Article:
- Easter Monday
- Labor Day
- Whit Monday
- Feast of Corpus Christi
- Emancipation Day
- National Day
- Christmas Day
Employees should receive paid time off on these days if they work the day before and after a public holiday. If a worker must provide service on a public holiday, employers must pay 200 percent of their standard wages.
Employees receive maternity leave based on what they qualify for with the NIC. Workers must take six weeks before confinement and six weeks after.
Workers using maternity leave are qualified for pay through the NIC and their employer if they’ve served for at least 18 months, or 150 days in the case of a part-time employee. If an employee has served less than that time, they will receive six weeks without pay as part of maternity leave.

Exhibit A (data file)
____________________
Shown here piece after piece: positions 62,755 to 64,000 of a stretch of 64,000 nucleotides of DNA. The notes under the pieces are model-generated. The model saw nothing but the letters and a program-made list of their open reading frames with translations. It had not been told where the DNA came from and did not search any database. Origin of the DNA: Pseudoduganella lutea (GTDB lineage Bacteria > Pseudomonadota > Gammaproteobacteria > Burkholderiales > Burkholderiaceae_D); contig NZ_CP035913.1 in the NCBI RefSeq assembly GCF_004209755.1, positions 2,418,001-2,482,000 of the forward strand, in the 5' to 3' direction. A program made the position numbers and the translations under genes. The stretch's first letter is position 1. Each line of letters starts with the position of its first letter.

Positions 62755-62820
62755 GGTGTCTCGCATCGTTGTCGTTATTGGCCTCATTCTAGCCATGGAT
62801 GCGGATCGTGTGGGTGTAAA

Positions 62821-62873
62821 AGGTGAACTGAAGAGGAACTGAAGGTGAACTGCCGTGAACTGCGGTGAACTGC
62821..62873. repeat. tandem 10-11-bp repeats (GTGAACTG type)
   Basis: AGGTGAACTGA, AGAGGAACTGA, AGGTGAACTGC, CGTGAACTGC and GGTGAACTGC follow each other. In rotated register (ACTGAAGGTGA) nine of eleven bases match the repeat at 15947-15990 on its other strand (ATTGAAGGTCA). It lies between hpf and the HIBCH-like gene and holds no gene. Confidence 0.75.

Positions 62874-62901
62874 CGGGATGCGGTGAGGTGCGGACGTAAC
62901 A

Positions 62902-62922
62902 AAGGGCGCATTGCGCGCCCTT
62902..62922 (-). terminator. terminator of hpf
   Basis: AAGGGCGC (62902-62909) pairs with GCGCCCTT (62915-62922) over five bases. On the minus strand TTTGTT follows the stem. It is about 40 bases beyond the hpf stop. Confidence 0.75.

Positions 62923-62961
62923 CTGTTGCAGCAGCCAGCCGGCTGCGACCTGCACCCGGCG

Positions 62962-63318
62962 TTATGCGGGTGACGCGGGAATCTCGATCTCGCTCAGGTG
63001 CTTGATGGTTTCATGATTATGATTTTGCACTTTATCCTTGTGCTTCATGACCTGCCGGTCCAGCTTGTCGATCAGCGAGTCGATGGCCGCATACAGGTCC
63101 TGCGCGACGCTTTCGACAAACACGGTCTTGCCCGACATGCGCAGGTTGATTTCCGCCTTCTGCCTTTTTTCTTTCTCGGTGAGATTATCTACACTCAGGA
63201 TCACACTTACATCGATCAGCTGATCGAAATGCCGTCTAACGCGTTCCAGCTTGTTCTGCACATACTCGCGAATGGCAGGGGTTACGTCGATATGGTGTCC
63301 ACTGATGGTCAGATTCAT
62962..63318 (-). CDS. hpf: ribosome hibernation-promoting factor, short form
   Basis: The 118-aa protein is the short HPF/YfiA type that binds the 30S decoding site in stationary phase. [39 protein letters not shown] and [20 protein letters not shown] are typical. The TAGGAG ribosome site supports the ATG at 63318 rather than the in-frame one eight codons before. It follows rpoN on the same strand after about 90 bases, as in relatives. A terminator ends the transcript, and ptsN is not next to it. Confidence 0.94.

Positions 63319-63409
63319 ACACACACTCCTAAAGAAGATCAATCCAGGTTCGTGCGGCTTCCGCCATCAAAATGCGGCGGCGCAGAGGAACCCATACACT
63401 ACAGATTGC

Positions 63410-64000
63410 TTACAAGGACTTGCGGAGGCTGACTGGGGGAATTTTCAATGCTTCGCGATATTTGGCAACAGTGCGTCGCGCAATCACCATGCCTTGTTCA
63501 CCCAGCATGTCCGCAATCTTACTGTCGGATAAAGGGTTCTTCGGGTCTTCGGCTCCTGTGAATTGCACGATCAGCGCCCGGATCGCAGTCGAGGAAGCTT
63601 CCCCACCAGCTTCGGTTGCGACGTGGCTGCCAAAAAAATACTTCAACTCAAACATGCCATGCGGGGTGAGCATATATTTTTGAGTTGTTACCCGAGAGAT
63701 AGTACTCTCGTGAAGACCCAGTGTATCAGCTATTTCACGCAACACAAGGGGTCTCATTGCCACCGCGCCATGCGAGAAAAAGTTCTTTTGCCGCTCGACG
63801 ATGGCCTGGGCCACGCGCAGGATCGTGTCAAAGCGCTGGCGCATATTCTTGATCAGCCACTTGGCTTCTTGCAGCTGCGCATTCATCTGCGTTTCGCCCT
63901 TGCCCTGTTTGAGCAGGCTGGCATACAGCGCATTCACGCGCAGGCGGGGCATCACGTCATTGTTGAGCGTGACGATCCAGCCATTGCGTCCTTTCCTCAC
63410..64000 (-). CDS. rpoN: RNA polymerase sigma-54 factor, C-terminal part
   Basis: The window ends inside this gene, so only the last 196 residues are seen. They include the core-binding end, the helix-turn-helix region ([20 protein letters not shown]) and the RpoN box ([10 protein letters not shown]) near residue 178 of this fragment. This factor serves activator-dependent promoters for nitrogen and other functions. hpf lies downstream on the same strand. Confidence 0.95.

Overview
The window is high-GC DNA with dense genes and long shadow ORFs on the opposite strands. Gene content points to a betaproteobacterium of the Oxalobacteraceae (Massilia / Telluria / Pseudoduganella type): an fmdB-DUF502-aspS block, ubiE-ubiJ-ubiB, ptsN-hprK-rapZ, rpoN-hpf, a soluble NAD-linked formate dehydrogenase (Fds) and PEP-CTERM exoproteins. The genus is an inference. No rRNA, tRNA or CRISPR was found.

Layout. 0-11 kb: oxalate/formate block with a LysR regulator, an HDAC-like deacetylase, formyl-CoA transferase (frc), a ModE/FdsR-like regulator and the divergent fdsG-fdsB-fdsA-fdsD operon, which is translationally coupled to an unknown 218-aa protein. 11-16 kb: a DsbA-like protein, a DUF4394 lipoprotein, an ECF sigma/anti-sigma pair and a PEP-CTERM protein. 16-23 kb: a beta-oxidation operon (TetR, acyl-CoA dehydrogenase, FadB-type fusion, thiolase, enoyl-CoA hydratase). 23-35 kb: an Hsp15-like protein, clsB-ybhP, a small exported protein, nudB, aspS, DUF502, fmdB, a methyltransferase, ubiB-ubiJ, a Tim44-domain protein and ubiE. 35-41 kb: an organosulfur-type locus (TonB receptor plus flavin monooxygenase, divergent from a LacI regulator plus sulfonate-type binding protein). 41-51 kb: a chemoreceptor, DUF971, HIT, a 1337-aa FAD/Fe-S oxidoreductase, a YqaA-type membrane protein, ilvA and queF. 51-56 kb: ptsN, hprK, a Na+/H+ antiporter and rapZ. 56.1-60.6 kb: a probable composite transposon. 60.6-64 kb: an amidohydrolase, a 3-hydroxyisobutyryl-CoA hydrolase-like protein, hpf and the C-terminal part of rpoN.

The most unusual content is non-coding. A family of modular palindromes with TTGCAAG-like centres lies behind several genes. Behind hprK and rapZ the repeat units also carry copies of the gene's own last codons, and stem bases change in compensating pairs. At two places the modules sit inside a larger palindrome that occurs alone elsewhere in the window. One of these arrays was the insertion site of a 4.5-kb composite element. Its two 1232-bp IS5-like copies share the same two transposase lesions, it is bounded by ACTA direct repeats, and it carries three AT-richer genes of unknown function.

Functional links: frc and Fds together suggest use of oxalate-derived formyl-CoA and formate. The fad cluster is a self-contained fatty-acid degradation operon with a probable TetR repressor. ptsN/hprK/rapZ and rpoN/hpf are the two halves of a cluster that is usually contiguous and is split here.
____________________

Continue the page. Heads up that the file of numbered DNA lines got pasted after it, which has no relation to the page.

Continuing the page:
Termination and Severance
Both employees and employers may terminate a contract on legal grounds with appropriate notice. That said, the legal notice requirements are different for workers and employers. Workers must provide notice as follows:
- One week for 12 weeks to five years of service
- Two weeks for more than five years
The employer notice policy is as follows:
- One week for 12 weeks to two years of service
- Two weeks for two to five years of service
- Four weeks for five to 10 years
- Six weeks for more than 10 years
Employers may dismiss an employee on the grounds of:
- Serious misconduct